Immune thrombocytopenia (ITP) is a rare condition that causes a low platelet count. People with ITP can experience life threatening bleeding if the condition is not treated.

Many people with ITP go into remission within the first 6 months. Up to two-thirds of those who don’t experience remission have a stable platelet count with first-line treatments, such as corticosteroids and intravenous (IV) immunoglobulin therapy.

Others may see their ITP come back and require second-line treatments, such as medications like rituximab or thrombopoietin receptor agonists, or removal of the spleen.

People with ITP may have repeat hospitalizations for bleeding, doctor’s visits for blood count testing, and other medical services in addition to direct ITP treatment.

Treatments for ITP can be costly if paid out of pocket. However, private insurance and government programs, such as Medicare, may cover some costs. Drug manufacturers may also provide low cost or no cost options for people who can’t afford the medications.

Here’s an overview of the primary treatments for ITP and how much they may cost out of pocket.

Corticosteroids are often the first-line treatment for ITP. They work by stopping the body from destroying platelets.

The American Society of Hematology (ASH) 2019 guidelines for ITP treatment recommend staying on steroids for no longer than 6 weeks because of side effects. Additionally, 6 weeks is typically enough time to tell whether someone will experience remission or need more treatment.

Prednisone and dexamethasone are the most common corticosteroids used for ITP. They’re typically taken by mouth. Dexamethasone may also be administered via IV.

Corticosteroids are considered a low cost option to treat ITP. Prices vary by pharmacy, dose, and means of administration (IV or tablet). If administered by IV, costs may be higher.

Intravenous immunoglobulin (IVIg) is a blood product enriched with antibodies. It’s given by infusion. You typically need only one dose of IVIg.

IVIg increases platelet counts. It’s also a first-line therapy for ITP that may be used with or instead of corticosteroids.

According to 2019 research, insurance companies paid an average of $4,154 per IVIg infusion in 2016 and Medicare paid an average of $3,282.

Rituximab is a monoclonal antibody drug. It works by ridding the body of B-cells. B-cells are the main source of antibodies that cause the loss of platelets in people with ITP.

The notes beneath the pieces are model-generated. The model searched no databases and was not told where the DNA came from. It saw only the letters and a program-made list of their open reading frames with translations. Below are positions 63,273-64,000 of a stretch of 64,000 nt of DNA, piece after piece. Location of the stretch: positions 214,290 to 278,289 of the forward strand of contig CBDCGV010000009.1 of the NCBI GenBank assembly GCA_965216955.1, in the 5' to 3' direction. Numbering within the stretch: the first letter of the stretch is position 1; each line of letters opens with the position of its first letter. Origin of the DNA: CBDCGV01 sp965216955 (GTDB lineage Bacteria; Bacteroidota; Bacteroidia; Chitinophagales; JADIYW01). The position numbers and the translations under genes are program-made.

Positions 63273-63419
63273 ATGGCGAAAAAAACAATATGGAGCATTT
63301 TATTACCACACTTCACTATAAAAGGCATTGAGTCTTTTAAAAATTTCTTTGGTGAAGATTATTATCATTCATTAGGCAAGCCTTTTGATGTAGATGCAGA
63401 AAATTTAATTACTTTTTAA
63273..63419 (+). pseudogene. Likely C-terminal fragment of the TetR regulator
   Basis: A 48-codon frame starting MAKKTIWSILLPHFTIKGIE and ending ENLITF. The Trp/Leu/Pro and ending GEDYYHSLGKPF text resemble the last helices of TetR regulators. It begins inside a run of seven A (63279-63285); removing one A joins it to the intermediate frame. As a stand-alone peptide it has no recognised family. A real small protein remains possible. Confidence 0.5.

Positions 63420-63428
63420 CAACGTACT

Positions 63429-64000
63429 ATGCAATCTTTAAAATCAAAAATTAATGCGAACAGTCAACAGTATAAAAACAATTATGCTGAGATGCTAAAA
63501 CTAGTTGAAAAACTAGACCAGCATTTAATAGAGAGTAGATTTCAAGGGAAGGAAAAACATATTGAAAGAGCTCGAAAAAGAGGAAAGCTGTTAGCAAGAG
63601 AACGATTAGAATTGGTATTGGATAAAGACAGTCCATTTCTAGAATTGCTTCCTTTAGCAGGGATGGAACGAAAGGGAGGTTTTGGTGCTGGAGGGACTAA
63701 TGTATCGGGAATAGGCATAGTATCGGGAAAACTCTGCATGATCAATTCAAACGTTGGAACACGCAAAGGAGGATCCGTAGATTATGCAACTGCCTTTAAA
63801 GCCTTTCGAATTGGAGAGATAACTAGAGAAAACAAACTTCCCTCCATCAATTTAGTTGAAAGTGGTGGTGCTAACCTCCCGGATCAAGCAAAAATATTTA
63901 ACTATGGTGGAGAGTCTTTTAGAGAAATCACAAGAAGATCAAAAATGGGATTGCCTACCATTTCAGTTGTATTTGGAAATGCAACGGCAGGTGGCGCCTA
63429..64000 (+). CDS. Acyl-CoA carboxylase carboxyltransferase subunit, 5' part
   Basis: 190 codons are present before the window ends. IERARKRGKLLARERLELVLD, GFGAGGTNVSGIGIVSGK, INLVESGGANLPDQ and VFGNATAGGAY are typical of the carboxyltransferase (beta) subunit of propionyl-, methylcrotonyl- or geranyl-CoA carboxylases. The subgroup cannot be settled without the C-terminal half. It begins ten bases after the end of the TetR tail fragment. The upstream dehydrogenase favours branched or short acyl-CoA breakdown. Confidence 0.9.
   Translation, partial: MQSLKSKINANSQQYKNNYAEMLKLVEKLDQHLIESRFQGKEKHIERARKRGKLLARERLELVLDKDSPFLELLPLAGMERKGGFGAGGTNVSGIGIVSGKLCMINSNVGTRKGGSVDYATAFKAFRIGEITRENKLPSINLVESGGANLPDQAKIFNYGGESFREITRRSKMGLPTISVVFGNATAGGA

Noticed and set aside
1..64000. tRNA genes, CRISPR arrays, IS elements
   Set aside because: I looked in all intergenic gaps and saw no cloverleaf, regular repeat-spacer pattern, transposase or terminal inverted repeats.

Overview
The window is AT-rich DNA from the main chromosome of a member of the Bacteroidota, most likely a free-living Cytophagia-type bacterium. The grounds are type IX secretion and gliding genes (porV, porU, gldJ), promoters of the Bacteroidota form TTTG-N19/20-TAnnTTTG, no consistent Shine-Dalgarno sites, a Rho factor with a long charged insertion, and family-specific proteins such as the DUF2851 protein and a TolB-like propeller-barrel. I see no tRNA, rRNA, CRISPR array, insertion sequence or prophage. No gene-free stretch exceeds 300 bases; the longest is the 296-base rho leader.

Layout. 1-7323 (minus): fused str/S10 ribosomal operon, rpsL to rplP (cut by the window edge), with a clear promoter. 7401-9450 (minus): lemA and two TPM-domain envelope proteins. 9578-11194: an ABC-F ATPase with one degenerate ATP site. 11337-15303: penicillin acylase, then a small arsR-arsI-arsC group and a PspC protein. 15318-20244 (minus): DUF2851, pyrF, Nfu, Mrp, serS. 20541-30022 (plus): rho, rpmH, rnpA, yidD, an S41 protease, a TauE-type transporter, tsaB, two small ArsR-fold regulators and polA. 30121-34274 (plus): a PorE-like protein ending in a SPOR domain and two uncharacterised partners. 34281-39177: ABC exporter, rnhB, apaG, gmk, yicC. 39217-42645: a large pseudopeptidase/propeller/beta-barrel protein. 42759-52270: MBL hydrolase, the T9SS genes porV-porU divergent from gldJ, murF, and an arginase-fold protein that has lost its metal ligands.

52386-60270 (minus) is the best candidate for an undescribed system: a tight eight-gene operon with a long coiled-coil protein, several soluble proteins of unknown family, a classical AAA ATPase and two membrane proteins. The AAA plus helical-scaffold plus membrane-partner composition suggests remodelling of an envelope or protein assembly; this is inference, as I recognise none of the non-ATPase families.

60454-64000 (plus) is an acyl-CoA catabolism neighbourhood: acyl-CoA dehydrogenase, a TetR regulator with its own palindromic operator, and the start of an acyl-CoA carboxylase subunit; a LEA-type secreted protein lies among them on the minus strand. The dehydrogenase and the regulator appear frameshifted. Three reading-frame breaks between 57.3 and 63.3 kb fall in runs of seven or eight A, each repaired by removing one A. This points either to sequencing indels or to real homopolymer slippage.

ASH guidelines recommend rituximab as a second-line therapy after corticosteroids in most cases.

Rituximab is typically administered by IV. The drug is given once per week for 4 consecutive weeks.

A 2020 study estimated that a two-infusion protocol of rituximab cost about $19,452 in 2018. More than 90% of those costs were for the medication itself but also included medical personnel and other costs.

Thrombopoietin receptor agonists (TPO-RA) are also a second-line therapy for ITP. They include the medications eltrombopag and romiplostim.

TPO-RAs work by increasing the number of megakaryocytes, which are cells that make platelets. These medications are taken as an oral suspension, given as an injection, or taken in tablet form.

According to a 2018 study, 24 weeks (6 months) of treatment with eltrombopag costs about $36,949 and romiplostim costs approximately $43,762 to $44,321.

When doctor’s visits, tests, and bleeding-related episodes are included, costs can be $48,043 to $52,616 for 24 weeks for eltrombopag and $51,828 to $54,509 for romiplostim.

A splenectomy is the surgical removal of the spleen. In people with ITP, the spleen is where the body gets rid of platelets. It also plays a critical role in the development of antibodies that destroy platelets.

Splenectomy is the last treatment option. It’s typically recommended only when other treatments have not worked.

Costs of spleen removal surgery may vary by the treatment center. A 2020 report by CBS News states that a total splenectomy can cost on average $47,860.

Private insurance, Medicare, or Medicaid may cover all or part of the cost of ITP treatments. The Platelet Disorder Support Association (PDSA) recommends reading the details of your insurance to determine what they will cover and how much is covered.

Coverage may depend on:

  • the location of the treatment (hospital or home)
  • method of administration (IV or pill taken by mouth)
  • whether the treatment is approved by the Food and Drug Administration (FDA) for ITP

If your insurance claim for an ITP treatment is turned down, you can ask the company to review your claim.

You can reduce or manage costs in several potential ways:

  • Manufacturers of certain ITP drugs may offer financial assistance to those who can’t afford the medication. For example, Genentech, the company that makes Rituxan (a brand of rituximab), offers free medication for those without insurance through its Genentech Patient Foundation.
  • You can browse patient programs by drug name at the website
  • Your state or local government may also provide assistance. For example, the state of California has an Office of the Patient Advocate where people can find out about their rights as members of health plans and discover resources to help.
  • The PDSA may also help guide you to the right support resources. The organization runs a helpline for people with ITP. You can contact the PDSA helpline at 440-746-9003 or by emailing They also host an online discussion group where you can connect with others also experiencing ITP.

First-line and second-line therapies for ITP can come with significant costs. Insurance does cover many of these expenses.

Some drug manufacturers may have programs to help people without insurance access medication. Patient advocacy groups, such as the PDSA, offer support and information to people living with ITP and their families.